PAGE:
Rescan All Hba’s Where are you?

So I was updating some of my blog posts on the esxcfg-* commands with any changes in ESX 4. I wrote earlier I did not know much about the esxcfg-advcfg command. Since writing that post at the end of 2008, I found Duncan Epping used esxcfg-advcfg in 3.5 to set the option rescan all the Hba’s. I thought this was a great shortcut and decided to try it out in vSphere but:

[[email protected] ~]# esxcfg-advcfg -s 1 /Scsi/ScsiRescanAllHbas
Exception occured: Unable to find option ScsiRescanAllHbas

So I looked through vCenter 4 and did not find the option under Scsi I looked around some in the other Advanced Options and it is no where to be found.

Has this been removed or moved somewhere else? If you know hit me up on twitter @2vcps

Write in Campaign! Vote Now! Top Five Blogs

Not that I think I am worthy of winning. There are so many better blogs relating to VMware out there. If though I can get someone besides my Mom, Dad, Wife and myself to vote for me I will be able to sleep tonight. 🙂

Vote for the best 5 VMware Blogs!

Who will be the elusive 5th 2Vcps and Truck vote? I am not beyond envoking sympathy, empathy and begging. So vote the common guy, a blog you can believe in! Write it in!

Woo woo!

These guys would vote for me.

ESX Commands – esxcfg-module

After the last two entries being somewhat boring and not useful at least in my opinion. I am glad this command has a little more to it.

[[email protected] root]# esxcfg-module -h
Usage: esxcfg-module
-g–get-options Get the options for a given module and whether it is loaded on boot.
-s–set-options Set the options for a given module. WARNING this may be overwritten by per device options.
-e–enable Enable a given module, indicating it should be loaded on boot.
-d–disable Disable a given module, indicating it should not be loaded on boot.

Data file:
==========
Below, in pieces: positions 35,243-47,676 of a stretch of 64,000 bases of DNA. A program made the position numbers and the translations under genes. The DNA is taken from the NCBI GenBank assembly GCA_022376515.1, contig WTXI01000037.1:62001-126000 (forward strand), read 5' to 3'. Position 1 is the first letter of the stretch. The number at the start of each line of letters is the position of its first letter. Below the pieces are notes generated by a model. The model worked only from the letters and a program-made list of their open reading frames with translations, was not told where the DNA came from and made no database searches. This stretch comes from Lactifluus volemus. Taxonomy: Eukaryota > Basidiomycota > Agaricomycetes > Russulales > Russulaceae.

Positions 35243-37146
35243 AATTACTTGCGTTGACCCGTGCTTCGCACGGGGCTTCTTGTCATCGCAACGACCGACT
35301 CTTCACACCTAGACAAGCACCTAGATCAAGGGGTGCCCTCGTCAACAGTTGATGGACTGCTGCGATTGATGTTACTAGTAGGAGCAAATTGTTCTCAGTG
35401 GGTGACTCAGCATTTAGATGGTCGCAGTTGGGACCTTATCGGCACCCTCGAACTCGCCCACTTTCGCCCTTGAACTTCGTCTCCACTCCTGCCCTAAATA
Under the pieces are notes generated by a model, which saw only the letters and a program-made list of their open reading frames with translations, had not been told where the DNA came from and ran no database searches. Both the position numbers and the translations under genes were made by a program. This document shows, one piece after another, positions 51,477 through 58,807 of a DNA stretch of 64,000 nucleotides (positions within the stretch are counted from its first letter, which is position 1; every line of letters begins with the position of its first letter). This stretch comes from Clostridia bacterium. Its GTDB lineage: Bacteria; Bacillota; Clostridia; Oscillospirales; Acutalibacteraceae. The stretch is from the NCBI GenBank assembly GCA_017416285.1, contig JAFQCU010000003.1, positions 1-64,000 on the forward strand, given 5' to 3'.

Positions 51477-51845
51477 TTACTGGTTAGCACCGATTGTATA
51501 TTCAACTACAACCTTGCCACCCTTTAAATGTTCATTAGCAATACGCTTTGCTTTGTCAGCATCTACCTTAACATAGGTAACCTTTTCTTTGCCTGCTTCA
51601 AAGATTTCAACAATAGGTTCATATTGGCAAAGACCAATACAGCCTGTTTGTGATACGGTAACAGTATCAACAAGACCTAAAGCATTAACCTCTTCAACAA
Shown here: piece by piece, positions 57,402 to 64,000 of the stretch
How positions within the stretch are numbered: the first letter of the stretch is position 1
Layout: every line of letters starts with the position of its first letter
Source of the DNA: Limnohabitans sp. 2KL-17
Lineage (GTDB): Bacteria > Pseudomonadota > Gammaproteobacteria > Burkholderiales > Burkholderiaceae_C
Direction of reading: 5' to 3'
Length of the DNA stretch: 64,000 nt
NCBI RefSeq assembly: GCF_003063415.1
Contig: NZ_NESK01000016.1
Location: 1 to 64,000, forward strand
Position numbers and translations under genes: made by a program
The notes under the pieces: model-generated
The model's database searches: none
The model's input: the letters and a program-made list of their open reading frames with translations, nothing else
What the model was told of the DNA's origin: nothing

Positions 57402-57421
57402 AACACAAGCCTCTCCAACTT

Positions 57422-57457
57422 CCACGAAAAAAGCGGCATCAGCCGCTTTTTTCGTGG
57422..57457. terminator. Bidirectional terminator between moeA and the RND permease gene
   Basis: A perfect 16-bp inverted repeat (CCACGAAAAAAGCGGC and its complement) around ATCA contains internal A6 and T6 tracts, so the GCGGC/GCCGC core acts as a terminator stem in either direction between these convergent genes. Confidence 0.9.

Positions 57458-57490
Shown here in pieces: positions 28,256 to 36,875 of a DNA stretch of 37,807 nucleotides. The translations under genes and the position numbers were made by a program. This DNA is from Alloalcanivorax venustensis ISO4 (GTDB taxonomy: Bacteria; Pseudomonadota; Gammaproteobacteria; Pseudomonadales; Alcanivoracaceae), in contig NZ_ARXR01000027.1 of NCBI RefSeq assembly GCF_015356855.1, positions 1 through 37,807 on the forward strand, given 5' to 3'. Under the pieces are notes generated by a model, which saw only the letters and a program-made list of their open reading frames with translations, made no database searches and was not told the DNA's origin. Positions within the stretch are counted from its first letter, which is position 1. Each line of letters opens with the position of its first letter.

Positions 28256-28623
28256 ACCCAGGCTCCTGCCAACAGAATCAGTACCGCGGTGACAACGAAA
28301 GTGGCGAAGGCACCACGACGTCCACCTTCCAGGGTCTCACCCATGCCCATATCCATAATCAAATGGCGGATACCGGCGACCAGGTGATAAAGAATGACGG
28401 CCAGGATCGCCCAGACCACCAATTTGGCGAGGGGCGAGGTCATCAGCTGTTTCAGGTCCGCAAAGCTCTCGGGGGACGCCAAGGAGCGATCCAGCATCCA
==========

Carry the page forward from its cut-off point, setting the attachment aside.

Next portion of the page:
-q–query Query enabled modules options.
-l–list List all modules and whether they are enabled.
-h–help Show this message.
[[email protected] root]# esxcfg-module -l
Device Driver Modules
Module Enabled Loaded
vmklinux true true
cciss true true
tg3 true true
qla4022 true true
e1000 true true
qla2300_707_vmwtrue truel
vmdriver true true
vmfs3 true true
etherswitch true true
shaper true true
tcpip true true
cosShadow true true
migration true true
nfsclient true true
deltadisk true true
vmfs2 true true
iscsi_mod true true
[[email protected] root]#

So a common use I have seen with this command is to turn off unused modules. Go ahead and free up some resources turn off vmfs2! You don’t use it.
Another use is to change HBA options.

/usr/sbin/esxcfg-module -s ql2xmaxqdepth=64 qla2300_707_vmw
Remember to follow it with:
/usr/sbin/esxcfg-boot -b

Check out VCDX Master Ninja/Jedi Duncan Epping using this command combo in a scripted install.

ESX Commands – esxcfg-linuxnet

The guide from says

Converts vswif to eth when booting ESX Server into service-console-only mode rather than into ESX mode. This command is used for the bootstrap process and is intended for VMware Technical Support use only. You should not issue this command unless instructed to do so by a VMware Technical Support representative.
There is no VI Client equivalent for this command.

Wow I should have saved all these for one post called stuff you don’t use unless someone smart tells you to.

Don’t worry though I checked ahead esxcfg-module has more too it. I actually slightly looked at it when I covered esxcfg-boot.

ESX Commands – esxcfg-init

Wow, this was a good one eh?
check out the help.

[[email protected] root]# esxcfg-init -h
Usage: esxcfg-init
This program is used to initialize device names and advanced configuration options for the VMkernel on system boot.It is NOT intended for use outside of initialization scripts.
[[email protected] root]#

I decided to google the command to see if anyone had insight. Not much more than what I give here. The help command then nothing. So for real I might get 2 blog posts in one day since this is so short.

vSphere-land’s Top 20 and Looking for Performance

(This post should have gone out last week. Ooops!)
Check out the top 20!

I would like to be on this list someday. I couldn’t find one of these blogs that I would slide out to let me in. I know these people put a ton of time into creating their content. So congratulations to the top 20.

From 2vcps:
More short VCDX notes coming with concern to command line tips for ESX 3.5. I am also working on some Exchange 2007 on VMware posts. Eventually some upgrading to vSphere 4 posts will be on the way.

What I have been looking for is VMFS vs RDM vs Guest iSCSI performance stats. I found some good information on VMFS and RDM. Since using iSCSI inside of the guest is not supported I am not finding any stats on the performance. To the naked eye running Exchange it seems to be working fine. I would like to see some numbers though.

Just wondering if I can find some statistics or opinions to help form a standard operating procedure for deployments.